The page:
Then…le sigh.  The power went off, the sound went off, and the stage blacked out due to technical issues.  The energy was noticeably zapped out in the crowd – almost everyone in the front, at least, stopped dancing and just stared as Ms. Hill kept on going.  I said Ms. Hill KEPT ON GOING.  Even when the crowd chanted “We can’t hear you!” over and over, Lauryn was gyrating and jumping and seemingly shouting to her crew “Y’all better keep going”!  It actually got too awkward for me as the crowd’s “WE CAN’T HEAR YOU!” got louder, so I had to look away for a bit.  I was so disappointed in Afropunk, and sad for Ms. Hill, cause she had people catching the spirit with her show and woulda shut ish down where no one could get back up again.

Lessons learned:  First and foremost, whatever Ms. Hill may have done in her past to lead some to believe she’s a doing-the-most-delivering-the-least type of diva, it’s behind her.  She clearly wanted to give her fans something to remember, even though we were just in a park in Brooklyn and not Madison Square Garden or Staples Center.  My lesson from her is don’t let what others say dictate how you illustrate yourself.  And don’t let what anyone else says cloud your judgement on what someone else will or has to offer.  Lauryn Hill gave me a special memory and was on her way to delivering a special piece of history with that performance.  But the devil is alive and seeks whom to devour.  He wanted to destroy that moment, but thanks be to the most High for still anointing Ms. Hill with some serious talent.  And shout out to the strong women who can command respect in an authoritative way and still be soft and loveable at the same damn time.  Lauryn clearly did not care if anyone heard or saw her correcting and directing mid-performance.  She spoke directly into the mic with the commands, and it (to me) made the experience all the more authentic and profound.  I imagine a young girl, for sure, anywhere between the ages of 5-18, looking at that and thinking People will listen and respect me that way some day.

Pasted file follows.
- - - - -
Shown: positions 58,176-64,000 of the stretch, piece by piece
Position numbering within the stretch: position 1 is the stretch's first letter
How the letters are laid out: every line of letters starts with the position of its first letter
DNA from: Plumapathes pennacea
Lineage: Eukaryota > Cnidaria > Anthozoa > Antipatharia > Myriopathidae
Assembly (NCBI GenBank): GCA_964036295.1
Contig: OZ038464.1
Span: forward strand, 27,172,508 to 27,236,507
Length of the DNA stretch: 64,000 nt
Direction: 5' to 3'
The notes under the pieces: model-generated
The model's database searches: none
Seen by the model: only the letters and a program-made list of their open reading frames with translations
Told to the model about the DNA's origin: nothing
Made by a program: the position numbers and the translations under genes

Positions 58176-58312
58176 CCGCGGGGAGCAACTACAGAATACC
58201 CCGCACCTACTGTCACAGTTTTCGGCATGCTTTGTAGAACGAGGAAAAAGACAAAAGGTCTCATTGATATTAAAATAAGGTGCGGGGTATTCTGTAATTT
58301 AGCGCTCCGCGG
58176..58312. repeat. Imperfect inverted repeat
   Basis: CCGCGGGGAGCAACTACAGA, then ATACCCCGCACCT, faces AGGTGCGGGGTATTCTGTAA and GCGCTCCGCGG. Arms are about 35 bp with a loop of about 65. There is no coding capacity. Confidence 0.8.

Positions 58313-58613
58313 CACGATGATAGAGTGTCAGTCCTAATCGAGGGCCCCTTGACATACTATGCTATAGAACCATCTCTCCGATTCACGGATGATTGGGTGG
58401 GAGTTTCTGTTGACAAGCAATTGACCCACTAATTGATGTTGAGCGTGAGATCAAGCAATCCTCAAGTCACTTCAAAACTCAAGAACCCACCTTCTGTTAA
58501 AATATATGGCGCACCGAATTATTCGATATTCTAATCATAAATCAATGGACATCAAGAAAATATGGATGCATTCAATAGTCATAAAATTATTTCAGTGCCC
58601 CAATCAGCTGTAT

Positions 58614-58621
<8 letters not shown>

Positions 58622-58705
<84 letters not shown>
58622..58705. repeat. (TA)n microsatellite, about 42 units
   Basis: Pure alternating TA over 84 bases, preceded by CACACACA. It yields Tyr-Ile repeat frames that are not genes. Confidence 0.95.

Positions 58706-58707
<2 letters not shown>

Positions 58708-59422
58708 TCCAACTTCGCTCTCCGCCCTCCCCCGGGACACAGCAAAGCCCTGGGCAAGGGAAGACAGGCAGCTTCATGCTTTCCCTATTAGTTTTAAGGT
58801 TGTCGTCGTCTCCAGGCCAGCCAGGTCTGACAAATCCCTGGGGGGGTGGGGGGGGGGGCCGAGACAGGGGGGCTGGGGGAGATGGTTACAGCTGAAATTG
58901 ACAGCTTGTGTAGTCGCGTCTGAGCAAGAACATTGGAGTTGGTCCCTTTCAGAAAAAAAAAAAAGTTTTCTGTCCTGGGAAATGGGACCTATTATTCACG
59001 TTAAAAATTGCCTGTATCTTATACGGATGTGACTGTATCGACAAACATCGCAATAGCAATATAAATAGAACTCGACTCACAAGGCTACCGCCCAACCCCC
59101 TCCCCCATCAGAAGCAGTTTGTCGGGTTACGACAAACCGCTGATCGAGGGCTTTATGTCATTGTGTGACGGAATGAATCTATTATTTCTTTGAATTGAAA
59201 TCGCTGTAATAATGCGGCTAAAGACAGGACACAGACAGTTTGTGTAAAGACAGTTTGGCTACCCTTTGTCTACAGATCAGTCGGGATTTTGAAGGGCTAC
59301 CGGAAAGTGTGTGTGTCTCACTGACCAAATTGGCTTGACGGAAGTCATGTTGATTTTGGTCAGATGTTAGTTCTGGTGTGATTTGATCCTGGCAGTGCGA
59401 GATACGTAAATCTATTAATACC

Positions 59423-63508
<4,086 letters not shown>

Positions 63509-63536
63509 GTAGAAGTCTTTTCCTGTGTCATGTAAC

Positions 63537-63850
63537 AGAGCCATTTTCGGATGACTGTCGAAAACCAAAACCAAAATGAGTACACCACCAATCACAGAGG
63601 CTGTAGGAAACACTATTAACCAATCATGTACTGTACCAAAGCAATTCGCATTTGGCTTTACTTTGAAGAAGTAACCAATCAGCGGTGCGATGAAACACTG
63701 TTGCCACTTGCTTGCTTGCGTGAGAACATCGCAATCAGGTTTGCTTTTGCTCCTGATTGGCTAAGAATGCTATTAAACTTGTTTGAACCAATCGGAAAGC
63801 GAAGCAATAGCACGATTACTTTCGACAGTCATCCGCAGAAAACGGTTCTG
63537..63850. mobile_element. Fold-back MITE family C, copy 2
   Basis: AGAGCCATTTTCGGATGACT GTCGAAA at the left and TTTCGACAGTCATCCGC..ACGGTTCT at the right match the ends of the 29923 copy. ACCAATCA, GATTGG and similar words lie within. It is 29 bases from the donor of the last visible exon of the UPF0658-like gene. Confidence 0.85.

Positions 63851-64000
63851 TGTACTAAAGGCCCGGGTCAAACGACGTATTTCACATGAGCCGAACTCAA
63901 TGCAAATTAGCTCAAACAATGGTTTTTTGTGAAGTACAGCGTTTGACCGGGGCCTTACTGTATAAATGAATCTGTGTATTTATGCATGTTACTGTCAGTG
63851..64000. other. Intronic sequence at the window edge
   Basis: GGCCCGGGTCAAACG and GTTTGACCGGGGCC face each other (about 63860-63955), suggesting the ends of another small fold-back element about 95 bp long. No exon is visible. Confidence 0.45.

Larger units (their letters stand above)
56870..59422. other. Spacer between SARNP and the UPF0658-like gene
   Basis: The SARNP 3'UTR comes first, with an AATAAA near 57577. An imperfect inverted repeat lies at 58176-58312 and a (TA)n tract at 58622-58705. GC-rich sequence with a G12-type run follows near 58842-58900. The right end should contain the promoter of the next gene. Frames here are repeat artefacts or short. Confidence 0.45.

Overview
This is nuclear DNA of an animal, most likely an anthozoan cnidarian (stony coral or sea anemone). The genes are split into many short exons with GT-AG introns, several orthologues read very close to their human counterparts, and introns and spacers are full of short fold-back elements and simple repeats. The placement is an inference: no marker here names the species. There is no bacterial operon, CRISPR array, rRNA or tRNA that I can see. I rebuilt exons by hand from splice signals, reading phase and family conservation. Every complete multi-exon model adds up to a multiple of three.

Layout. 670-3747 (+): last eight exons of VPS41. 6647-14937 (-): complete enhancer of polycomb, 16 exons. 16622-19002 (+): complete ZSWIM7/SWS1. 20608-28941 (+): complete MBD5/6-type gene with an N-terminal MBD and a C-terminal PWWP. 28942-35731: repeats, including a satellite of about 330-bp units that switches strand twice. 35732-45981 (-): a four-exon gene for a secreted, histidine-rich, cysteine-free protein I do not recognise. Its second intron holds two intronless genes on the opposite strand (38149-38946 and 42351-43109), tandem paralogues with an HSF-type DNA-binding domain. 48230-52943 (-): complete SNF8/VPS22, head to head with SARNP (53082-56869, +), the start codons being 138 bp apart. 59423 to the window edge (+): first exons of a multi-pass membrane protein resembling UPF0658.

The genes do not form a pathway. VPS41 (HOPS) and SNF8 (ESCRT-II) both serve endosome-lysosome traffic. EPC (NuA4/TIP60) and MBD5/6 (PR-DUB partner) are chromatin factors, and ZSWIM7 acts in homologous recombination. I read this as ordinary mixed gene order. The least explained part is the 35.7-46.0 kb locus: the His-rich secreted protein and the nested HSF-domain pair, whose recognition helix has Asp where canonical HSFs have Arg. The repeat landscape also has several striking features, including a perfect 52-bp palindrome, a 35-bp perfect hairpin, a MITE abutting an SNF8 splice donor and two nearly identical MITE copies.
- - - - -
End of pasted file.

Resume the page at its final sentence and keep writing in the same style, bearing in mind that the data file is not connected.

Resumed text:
grace jones_afropunk 2015
Photo credit: Okayafrica

Well Grace Jones is 67 years old and still walking around in body paint.  So let’s get to it.

Lessons learned:  While you do age and grow up, what is permitted is not written in stone.  You may stay a little eclectic and off your rocker, but if you do it, you gotta COMMIT.  I will be happy at 67 if my tits are still the shape of cantaloupe and not overused beanbag chairs.  Whether I will then show them off in glow-in-the-dark pasties is up for consideration.  I just want Grace Jones to know I got her message – she gonna do this shit until they shoot her corpse to space as stardust (I’d bet she has that in her will).

Most importantly, I must stress that these lessons are especially for black women.  In closing, much too often darker skinned females are left to believe they are relegated to big asses that will twerk until they hoodwink a man to believe they’re worthy of wifedom.  If that doesn’t work, then they’re “doomed” to dying alone as worthless non-factors.  The truth is we can define who we are and whatever we’d want our life to be, and we have living legends as proof.  Black femininity is not a typecast but an art, and we paint it with different strokes.

Now, as women defining ourselves we must understand that not everyone who looks at the canvas will interpret it the same.  It’s easier said than done to be okay with not being understood.  I wish I knew the answer to “But what if no one loves me the way I love myself?”  But there’s a clear answer to “But what if I don’t love myself the way I want someone to love me?”  And if you don’t know it, then babe, best not to bother with love at all!